They have a lot of prechopped vegetables here so its pretty easy to knock up a vegetable soup.
    Pea soup is a family standard.
    I make the occasional batch of tomato relish from the John Edmunds Cook Book.
    You want to get yourself a “steam boat”, or Mongolian Hotpot, a charcoal one. You can still have a pretty good feed using just driftwood when you run out of gas.
    I have yet to acquire one of those round railing BBQ’s, but when I do I’m going to modify it so it runs on charcoal as well as gas.
    I spent a silly amount of money to buy a Little Guy Espresso machine so have stove top coffee, oh and a whistling kettle. Another must is a pressure cooker.
    Stews and pies go together, and, yes I discovered wraps this year.
    Baked potatoes, of course.
    The easiest thing is a bunch of chicken legs in the oven for half an hour.
    Some years ago I started buying Spec, a European standard. There is a local Polish “Supermarket” i go to where I can buy a 1 Kg log of Spec for just €10. That is my version of bacon on demand.
    No doubt you have a Soda Stream for ginger beer and dry ginger ale. But you can get a much better version at the home brewery suppliers I am told.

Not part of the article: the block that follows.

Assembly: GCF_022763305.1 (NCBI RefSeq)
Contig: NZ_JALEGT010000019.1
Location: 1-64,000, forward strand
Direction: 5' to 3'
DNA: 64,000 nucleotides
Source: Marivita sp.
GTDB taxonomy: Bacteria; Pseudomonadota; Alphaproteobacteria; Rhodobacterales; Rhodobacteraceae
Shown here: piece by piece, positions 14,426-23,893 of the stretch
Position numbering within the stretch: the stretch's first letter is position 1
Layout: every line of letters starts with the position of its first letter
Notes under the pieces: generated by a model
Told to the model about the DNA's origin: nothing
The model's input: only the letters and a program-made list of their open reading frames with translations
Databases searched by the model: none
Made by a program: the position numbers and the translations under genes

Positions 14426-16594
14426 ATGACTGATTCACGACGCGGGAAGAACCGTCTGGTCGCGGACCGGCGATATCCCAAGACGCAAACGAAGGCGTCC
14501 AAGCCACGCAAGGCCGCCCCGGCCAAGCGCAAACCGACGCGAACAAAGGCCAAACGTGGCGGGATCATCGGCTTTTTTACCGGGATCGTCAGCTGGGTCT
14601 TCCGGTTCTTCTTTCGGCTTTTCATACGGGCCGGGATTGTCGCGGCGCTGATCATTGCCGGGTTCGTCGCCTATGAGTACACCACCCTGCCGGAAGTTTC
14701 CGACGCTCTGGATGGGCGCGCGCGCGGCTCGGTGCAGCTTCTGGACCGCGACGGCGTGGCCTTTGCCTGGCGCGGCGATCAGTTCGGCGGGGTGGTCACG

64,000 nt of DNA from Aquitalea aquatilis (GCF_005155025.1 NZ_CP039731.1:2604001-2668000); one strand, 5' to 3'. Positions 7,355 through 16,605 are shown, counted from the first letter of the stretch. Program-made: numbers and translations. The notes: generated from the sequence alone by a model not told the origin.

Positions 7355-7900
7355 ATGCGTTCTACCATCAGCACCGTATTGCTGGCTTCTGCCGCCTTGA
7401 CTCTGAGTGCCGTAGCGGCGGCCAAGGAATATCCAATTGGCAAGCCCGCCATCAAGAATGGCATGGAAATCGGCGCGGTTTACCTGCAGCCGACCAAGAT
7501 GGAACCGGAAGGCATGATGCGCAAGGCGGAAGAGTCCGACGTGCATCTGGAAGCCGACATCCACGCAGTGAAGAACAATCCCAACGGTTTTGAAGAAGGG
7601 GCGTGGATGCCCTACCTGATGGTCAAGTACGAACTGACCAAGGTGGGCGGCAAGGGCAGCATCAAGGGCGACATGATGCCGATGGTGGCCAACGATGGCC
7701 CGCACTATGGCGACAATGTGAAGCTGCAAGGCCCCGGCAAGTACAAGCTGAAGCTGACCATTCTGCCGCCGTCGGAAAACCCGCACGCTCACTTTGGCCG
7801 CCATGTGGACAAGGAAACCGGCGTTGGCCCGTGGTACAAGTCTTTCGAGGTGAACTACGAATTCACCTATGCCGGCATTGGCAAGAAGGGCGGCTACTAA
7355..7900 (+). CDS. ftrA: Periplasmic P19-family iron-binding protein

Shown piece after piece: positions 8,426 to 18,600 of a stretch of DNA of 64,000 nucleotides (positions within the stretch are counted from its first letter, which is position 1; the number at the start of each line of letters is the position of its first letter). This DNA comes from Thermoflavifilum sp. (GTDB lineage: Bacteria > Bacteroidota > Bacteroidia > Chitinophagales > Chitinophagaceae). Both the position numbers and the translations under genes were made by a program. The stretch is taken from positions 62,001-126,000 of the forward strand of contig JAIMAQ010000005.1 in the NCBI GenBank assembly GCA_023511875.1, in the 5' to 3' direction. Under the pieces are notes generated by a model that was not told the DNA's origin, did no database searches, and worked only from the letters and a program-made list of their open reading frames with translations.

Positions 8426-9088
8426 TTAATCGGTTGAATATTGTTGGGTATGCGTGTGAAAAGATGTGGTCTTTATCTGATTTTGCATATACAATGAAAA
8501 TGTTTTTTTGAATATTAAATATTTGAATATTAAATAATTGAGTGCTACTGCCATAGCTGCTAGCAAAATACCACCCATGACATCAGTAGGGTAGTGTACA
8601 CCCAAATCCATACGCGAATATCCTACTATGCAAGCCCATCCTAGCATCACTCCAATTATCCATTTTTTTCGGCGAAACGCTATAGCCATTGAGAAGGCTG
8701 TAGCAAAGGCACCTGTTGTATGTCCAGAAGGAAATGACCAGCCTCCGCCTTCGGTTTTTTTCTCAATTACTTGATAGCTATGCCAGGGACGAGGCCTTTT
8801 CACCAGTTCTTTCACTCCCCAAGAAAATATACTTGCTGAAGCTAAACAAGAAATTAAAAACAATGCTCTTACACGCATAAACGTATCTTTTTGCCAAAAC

I am experimenting with an over stove extractor fan to get heat, steam and fumes out of the galley. That is going to be important next year.
    No doubt you watch “Free Range Sailing”, Pascal has a lot of great cooking knowledge to share.

    Apart from that I’ve got nuthin. No food ideas at all.

    Like

  2. The phone “Ploppp” is everyone’s nightmare, but for booties there goes the backup navigation system with the saved maps. “Buggah”.

    Food is a good subject. I’m living on my own over here in Netherlands and being food creative is quite hard. I have at least one stand by, spaghetti. I make a standard half Kg of mince with one tin of tomato mash and two thirds pack of spaghetti noodles. That makes about 6 servings, 5 of which go in the freezer. Or at least they would if I had a half decent one. I take them to work where there is a huge freezer.
    They have a lot of prechopped vegetables here so its pretty easy to knock up a vegetable soup.
    Pea soup is a family standard.
    I make the occasional batch of tomato relish from the John Edmunds Cook Book.
    You want to get yourself a “steam boat”, or Mongolian Hotpot, a charcoal one. You can still have a pretty good feed using just driftwood when you run out of gas.
    I have yet to acquire one of those round railing BBQ’s, but when I do I’m going to modify it so it runs on charcoal as well as gas.